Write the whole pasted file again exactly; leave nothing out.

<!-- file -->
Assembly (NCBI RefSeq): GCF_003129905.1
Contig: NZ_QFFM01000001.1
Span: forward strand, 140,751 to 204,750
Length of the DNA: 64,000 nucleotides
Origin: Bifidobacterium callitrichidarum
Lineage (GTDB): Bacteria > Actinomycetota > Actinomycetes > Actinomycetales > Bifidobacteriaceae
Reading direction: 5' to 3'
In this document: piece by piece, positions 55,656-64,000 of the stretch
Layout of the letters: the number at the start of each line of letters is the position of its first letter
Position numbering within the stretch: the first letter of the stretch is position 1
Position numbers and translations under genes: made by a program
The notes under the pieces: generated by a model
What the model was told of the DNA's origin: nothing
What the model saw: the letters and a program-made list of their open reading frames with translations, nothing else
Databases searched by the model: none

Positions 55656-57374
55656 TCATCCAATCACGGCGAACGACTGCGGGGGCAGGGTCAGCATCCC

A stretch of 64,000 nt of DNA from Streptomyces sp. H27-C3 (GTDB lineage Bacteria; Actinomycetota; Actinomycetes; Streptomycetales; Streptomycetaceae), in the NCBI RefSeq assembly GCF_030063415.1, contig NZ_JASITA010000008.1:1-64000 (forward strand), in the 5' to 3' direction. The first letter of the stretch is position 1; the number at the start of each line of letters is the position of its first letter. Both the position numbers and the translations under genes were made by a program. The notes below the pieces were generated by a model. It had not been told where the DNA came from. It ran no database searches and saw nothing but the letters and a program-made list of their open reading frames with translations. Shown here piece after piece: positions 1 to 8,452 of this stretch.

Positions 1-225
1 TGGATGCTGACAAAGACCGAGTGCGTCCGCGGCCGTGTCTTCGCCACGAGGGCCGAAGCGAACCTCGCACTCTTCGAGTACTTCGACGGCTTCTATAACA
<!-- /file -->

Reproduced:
Assembly (NCBI RefSeq): GCF_003129905.1
Contig: NZ_QFFM01000001.1
Span: forward strand, 140,751 to 204,750
Length of the DNA: 64,000 nucleotides
Origin: Bifidobacterium callitrichidarum
Lineage (GTDB): Bacteria > Actinomycetota > Actinomycetes > Actinomycetales > Bifidobacteriaceae
Reading direction: 5' to 3'
In this document: piece by piece, positions 55,656-64,000 of the stretch
Layout of the letters: the number at the start of each line of letters is the position of its first letter
Position numbering within the stretch: the first letter of the stretch is position 1
Position numbers and translations under genes: made by a program
The notes under the pieces: generated by a model
What the model was told of the DNA's origin: nothing
What the model saw: the letters and a program-made list of their open reading frames with translations, nothing else
Databases searched by the model: none

Positions 55656-57374
55656 TCATCCAATCACGGCGAACGACTGCGGGGGCAGGGTCAGCATCCC

A stretch of 64,000 nt of DNA from Streptomyces sp. H27-C3 (GTDB lineage Bacteria; Actinomycetota; Actinomycetes; Streptomycetales; Streptomycetaceae), in the NCBI RefSeq assembly GCF_030063415.1, contig NZ_JASITA010000008.1:1-64000 (forward strand), in the 5' to 3' direction. The first letter of the stretch is position 1; the number at the start of each line of letters is the position of its first letter. Both the position numbers and the translations under genes were made by a program. The notes below the pieces were generated by a model. It had not been told where the DNA came from. It ran no database searches and saw nothing but the letters and a program-made list of their open reading frames with translations. Shown here piece after piece: positions 1 to 8,452 of this stretch.

Positions 1-225
1 TGGATGCTGACAAAGACCGAGTGCGTCCGCGGCCGTGTCTTCGCCACGAGGGCCGAAGCGAACCTCGCACTCTTCGAGTACTTCGACGGCTTCTATAACA